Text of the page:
Dr Anders Götherström, Uppsala University, Sweden
Assessing the authenticity of clonal sequence reads from ancient samples: A case study from Iceland
Dr Agnar Helgason, deCODE Genetics, University of Iceland
The Viking age witnessed the expansion of Norse invaders across much of Northwestern Europe, with a particularly long-lasting cultural and genetic impact on the populations in the North Atlantic –particularly in Iceland and the Faroes, where there were no pre-existing human populations. In my talk, I will summarize the outcome of ancient DNA research that helps shed some light on the origin of the Icelandic population and the activities of the Norse invaders in the North Atlantic region
Genomic analysis of prehistoric populations in Europe: authentication and population history
Pontus Skoglund, Uppsala University, Sweden
One of the main impediments for obtaining DNA sequences from ancient human skeletons is the presence of contaminating modern human DNA molecules in many fossil samples and laboratory reagents. I will describe a novel statistical framework for isolating endogenous ancient DNA sequences from contaminating sequences using postmortem degradation patterns, and demonstrate using both published and novel large-scale sequence data that this approach is able to reduce high contamination fractions to negligible levels. This approach thus opens up the possibility of authenticating genome-wide sequence data from human remains. In an application for this, we have generated ancient genomic sequence data from several Scandinavian individuals associated with foraging and agricultural groups. We show that the Neolithic Scandinavian individuals show remarkable population structure corresponding to their cultural association, and that comparison with southern European ancient individuals as well as modern-day variation suggests a model where initial colonization by agricultural populations was followed by later admixture with hunter-gatherer populations and/or gene flow from other regions.
The Neolithic transition in the Cantabrian fringe (Peninsula Iberica)
Professor Concepción de la Rúa, University of the Basque Country, Spain
The variability of mitochondrial DNA from different prehistoric populations of the Northern Iberian Peninsula (from the Magdalenian to the Bronze Age) was analyzed. The results obtained were validated using the authentication criteria proposed by the scientific community. The analysis of the mitochondrial variability in this study together with the ancient and present-day populations studied so far, indicates the differentiation of the hunter-gatherer groups regarding both Neolithic and present populations. As for Neolithic European groups, within the heterogeneity observed two groupings can be appreciated: on one side, the Neolithic sites that present haplogroup N (proposed as a marker for the spread of the Neolithic in Central Europe) and on the other side those lacking such haplogroup (Mediterranean sites and sites from the Cantabrian fringe). DNA analysis from ancient groups indicates that the diffusion of the Neolithic had different genetic impact in different European prehistoric populations, highlighting the complex biological patterns resulting from Neolithization in contrast with the simpler and more evident cultural patterns.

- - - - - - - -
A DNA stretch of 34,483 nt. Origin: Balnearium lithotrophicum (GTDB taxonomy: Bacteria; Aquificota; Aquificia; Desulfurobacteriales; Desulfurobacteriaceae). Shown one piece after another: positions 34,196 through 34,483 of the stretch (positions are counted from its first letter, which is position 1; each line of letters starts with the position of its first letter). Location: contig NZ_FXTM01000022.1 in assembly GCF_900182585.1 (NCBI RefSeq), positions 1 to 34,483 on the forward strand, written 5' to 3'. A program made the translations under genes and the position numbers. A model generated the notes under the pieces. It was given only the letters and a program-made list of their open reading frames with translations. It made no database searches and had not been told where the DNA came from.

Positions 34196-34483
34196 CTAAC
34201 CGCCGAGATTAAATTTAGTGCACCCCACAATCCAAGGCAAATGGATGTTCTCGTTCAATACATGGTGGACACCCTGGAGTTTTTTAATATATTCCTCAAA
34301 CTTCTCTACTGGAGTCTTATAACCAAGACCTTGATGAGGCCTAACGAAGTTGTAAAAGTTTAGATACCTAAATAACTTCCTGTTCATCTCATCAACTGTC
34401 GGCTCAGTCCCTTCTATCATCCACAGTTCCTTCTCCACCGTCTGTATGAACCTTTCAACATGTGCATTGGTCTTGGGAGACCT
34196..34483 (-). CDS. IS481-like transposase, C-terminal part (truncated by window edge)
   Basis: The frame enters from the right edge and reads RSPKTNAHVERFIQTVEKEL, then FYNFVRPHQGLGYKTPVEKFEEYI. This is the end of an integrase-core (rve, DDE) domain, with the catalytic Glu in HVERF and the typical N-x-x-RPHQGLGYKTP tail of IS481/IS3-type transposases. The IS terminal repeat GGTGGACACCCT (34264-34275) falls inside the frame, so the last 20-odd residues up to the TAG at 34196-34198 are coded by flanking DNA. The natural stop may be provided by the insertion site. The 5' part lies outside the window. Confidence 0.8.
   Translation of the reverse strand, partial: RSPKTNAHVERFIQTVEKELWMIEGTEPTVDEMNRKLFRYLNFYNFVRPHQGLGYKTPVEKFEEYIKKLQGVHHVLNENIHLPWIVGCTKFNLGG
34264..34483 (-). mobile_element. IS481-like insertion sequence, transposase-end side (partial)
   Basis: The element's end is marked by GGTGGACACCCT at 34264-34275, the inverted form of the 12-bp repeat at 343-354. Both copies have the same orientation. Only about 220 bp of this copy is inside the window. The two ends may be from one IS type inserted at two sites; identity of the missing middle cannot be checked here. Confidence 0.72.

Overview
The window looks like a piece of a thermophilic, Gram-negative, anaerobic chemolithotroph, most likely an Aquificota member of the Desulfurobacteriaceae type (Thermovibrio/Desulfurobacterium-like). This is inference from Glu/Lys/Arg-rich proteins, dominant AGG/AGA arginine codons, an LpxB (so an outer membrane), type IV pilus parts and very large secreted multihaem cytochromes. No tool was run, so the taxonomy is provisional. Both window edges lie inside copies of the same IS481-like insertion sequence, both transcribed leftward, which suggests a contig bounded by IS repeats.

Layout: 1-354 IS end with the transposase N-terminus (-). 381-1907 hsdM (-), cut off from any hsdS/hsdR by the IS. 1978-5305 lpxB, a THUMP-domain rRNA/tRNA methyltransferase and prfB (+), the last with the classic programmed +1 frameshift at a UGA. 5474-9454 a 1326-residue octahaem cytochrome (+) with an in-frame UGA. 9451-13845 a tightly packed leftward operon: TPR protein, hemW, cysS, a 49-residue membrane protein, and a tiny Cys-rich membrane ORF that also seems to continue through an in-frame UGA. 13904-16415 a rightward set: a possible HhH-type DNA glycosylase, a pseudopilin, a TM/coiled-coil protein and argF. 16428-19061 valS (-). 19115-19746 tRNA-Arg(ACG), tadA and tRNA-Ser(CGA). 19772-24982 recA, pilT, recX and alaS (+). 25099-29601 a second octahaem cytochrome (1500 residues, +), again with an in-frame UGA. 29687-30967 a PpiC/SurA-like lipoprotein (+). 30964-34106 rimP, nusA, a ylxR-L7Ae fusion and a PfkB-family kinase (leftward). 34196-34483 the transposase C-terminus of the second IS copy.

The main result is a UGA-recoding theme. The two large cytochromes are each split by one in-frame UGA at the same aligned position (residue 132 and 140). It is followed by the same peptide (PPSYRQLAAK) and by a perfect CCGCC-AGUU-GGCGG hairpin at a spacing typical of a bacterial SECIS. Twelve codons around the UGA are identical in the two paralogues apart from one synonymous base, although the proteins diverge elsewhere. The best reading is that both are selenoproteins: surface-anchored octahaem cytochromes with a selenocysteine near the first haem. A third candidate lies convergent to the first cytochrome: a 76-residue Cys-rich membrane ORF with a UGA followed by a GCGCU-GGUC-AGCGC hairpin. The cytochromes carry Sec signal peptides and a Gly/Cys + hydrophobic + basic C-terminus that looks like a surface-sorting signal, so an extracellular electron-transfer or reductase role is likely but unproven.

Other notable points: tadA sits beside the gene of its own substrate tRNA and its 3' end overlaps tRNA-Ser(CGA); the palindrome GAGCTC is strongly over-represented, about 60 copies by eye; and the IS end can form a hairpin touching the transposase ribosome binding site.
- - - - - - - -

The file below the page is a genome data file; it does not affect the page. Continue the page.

Human ancient DNA from the ancient city of Sagalassos (Turkey): a diachronic view of mtDNA variation from Roman to Byzantine time.
Dr Claudio Ottoni, Center for Archaeological Sciences, KU Leuven, Belgium
More than two decades of archaeological research at the site of Sagalassos, in southwest Turkey, resulted in the study of an ancient urban settlement in all its features. The rise of the ancient city of Sagalassos can be likely placed at the end of 5th BC. At the crossroad between Europe and Southwest Asia, over the centuries the study region of Sagalassos experienced the domination and the influence of several empires and civilizations (Phrygians, Persians and Romans just to mention some). The city was eventually abandoned in the mid Byzantine time (13th century AD), after the Seljuk invasion.
The main goal of our study is to describe the maternal genetic variation in Sagalassos across a wide temporal frame of its human occupation and to reconstruct potential demographic dynamics in relation to historical events documented in the Anatolia region (e.g. a plague epidemic in the 6th century AD). For this purpose, we have analysed bone and teeth samples of 45 skeletons dated to the Classic-Hellenistic up to Roman Imperial times. By means of coalescence simulations and multivariate analyses, the novel mtDNA sequences will be compared with Byzantine (12th-13th century AD) sequences previously analysed in order to detect potential significant changes in the maternal genetic pools of Sagalassos dwellers across time and to envisage demographic scenarios which may have affected the region.
Co-authors: Rita Rasteiro, Dept of Genetics, School of History, University of Leicester, UK
Reyhan Yaka, METU Department of Biological Sciences, Turkey
Katrien Van de Vijver, Center for Archaeological Sciences, University of Leuven, Belgium
Rinse Willet, Sagalassos Archaeological Research Project, University of Leuven, Belgium
Jeroen Poblome, Sagalassos Archaeological Research Project, University of Leuven, Belgium
Lounés Chikhi, Laboratoire Evolution et Diversité, Biologique (UMR 5174, CNRS/UPS), University Paul Sabatier, Toulouse, France & Instituto Gulbenkian de Ciência, Oerias, Portugal